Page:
Information & Referral

If you have come to our site seeking information, guidance, or referral services for yourself or another person, you have come to the right place. Wellspring is here to provide education and support to those who need assistance confronting the disease of alcoholism and drug dependence.

Information & Referral

Treatment Referrals
Suffering from an addiction problem? We can help you find a treatment facility. You can either browse through our local Treatment Directory, allow us to make suggested referrals by using our self-administered Screening Tool, or if you prefer speaking with one of our professionals, call our confidential Referral Helpline. We are available Monday through Friday from 8 a.m. to 9 p.m. You can also contact us via email at While not intended to diagnose a substance abuse problem, each of these options will help narrow your search for a program that best meets your needs. Note that the options provided do not represent an exhaustive list of all available programs or constitute an endorsement of particular programs. However, these are programs we have worked with and have consistently received positive feedback from those who have accessed their services. If you live outside of Middlesex County New Jersey, you can get help now by calling the New Jersey Addiction Services Hotline anytime at 844-276-2777. You can also access the New Jersey Mental Health Cares Information and Referral Helpline at 1-866-202-HELP (4357).
If you live outside of New Jersey, reach out to the National Council on Alcoholism and Drug Dependence at or 212-269-7797 to find your nearest local resources.
Jason Surks Memorial Resource Center
The Jason Surks Memorial Prevention Resource Center at Wellspring serves as a clearinghouse for free information about alcohol, tobacco and other drugs. Explore our vast collection of online information and helpful links, or visit us at our East Brunswick, NJ location to access free pamphlets, posters and DVD lending library.
More than just a physical and web-based library, our Resource Center is people. If you need assistance planning an educational program, need information for a health fair, or would like to contract with our staff to provide presentations in your community, please call us at 732-254-3344 or send us an email request at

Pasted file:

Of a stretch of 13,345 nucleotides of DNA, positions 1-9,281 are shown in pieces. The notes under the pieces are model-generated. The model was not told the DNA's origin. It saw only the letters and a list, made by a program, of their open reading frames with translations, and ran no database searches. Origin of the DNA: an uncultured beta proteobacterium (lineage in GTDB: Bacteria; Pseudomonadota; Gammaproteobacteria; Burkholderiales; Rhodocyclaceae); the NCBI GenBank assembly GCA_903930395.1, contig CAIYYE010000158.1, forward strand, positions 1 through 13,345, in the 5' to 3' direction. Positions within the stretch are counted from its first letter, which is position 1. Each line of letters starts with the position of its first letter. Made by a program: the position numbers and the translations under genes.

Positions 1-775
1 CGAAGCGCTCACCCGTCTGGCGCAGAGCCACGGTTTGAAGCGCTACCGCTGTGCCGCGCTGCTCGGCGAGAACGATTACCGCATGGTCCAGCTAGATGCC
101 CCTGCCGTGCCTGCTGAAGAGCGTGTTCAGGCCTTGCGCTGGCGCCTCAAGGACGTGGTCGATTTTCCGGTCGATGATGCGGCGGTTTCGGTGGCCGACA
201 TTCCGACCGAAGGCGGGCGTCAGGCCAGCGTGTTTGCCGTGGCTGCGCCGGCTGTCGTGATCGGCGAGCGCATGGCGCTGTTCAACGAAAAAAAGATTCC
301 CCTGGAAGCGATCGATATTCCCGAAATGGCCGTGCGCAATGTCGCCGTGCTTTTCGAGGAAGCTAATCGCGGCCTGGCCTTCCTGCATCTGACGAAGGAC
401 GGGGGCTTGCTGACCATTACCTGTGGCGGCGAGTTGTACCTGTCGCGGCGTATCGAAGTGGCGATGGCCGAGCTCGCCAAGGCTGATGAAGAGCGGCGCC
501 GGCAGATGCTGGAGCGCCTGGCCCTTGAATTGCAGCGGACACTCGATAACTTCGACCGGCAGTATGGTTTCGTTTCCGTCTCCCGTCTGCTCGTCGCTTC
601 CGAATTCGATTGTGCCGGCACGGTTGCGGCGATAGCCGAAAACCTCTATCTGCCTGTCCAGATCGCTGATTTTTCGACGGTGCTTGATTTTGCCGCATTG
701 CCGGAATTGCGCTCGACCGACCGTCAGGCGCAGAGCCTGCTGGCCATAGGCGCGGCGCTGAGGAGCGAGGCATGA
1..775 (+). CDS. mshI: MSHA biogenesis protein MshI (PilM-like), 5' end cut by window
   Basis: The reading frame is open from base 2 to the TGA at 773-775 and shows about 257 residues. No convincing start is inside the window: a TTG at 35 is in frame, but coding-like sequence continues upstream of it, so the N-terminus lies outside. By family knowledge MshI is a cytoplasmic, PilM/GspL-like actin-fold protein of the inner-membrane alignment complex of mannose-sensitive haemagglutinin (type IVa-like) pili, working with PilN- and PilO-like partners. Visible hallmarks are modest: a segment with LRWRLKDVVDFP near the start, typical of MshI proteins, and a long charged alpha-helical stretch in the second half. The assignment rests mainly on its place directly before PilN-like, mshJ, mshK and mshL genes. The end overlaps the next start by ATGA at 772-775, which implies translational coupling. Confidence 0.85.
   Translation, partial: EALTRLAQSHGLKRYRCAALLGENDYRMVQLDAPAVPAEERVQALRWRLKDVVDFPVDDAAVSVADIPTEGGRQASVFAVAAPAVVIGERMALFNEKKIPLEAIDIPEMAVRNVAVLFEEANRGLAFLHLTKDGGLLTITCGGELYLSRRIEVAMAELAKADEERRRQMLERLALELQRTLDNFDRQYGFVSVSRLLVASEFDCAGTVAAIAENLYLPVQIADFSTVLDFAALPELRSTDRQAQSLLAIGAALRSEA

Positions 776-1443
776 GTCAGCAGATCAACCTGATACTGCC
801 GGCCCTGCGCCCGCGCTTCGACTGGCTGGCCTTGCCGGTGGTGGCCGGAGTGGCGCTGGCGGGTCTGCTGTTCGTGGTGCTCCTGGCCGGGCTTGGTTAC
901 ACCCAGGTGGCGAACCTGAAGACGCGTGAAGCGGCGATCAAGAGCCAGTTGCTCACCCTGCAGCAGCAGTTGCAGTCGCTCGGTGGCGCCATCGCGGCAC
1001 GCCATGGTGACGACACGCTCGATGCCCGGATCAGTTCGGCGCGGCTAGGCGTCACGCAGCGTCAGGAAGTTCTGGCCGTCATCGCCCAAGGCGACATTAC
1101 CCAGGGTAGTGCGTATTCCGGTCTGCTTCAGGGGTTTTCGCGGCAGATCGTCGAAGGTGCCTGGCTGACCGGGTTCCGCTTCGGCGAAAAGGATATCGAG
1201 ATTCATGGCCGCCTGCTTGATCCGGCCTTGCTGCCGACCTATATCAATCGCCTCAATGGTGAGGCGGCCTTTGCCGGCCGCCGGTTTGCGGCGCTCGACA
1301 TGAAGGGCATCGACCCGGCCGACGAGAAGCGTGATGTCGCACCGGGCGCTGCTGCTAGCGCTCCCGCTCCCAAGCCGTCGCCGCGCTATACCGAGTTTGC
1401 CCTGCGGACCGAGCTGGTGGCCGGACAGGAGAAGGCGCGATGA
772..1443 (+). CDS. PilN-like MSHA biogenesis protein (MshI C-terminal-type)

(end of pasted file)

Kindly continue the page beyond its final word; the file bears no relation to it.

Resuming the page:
Congressional Bill Designed to Enable Students with Drug Convictions to Receive Financial Aid


A bill introduced recently by three U.S. senators would make it easier for college students with drug convictions to receive financial aid, by dropping questions about drug convictions on financial aid forms.

The Stopping Unfair Collateral Consequences from Ending Student Success Act (SUCCESS) Act is sponsored by Senators Bob Casey of Pennsylvania, Orrin Hatch of Utah and Sheldon Whitehouse of Rhode Island, according to U.S. News & World Report.

The measure would require that Free Application for Federal Student Aid (FAFSA) forms not contain questions about an applicant’s conviction for the possession or sale of illegal drugs. College students submit the forms each year to determine their eligibility for aid.

According to The Huffington Post, students applying for financial aid must answer a question about whether they have been convicted of possessing or selling illegal drugs while receiving federal student aid in the past. If they answer yes or do not answer the question, the government can suspend the student’s financial aid. They can become eligible again if they complete a drug rehabilitation program or pass a drug test.

First-time possession of marijuana makes a student potentially ineligible for federal aid for one year, the article notes. Juvenile offenses or tobacco and alcohol convictions are not covered under the law.

“A youthful mistake shouldn’t keep a person out of college and the middle class,” Sen. Casey told The Huffington Post. “There’s now an emerging bipartisan consensus on the need to reform our criminal justice system and ensure students who have already paid their debt to society are not punished twice.”

According to the Drug Policy Alliance, between 2013 and 2014, 1,107 applicants lost eligibility for a full year of aid because of a drug conviction or a failure to report one. Their estimates come from Department of Education data.

“It is not the Education Department’s job to punish students for drug infractions,” Senator Hatch said. “Statistics and common sense tell us it is bad policy to deny students education if we want to reduce drug abuse and encourage young people to become successful.”

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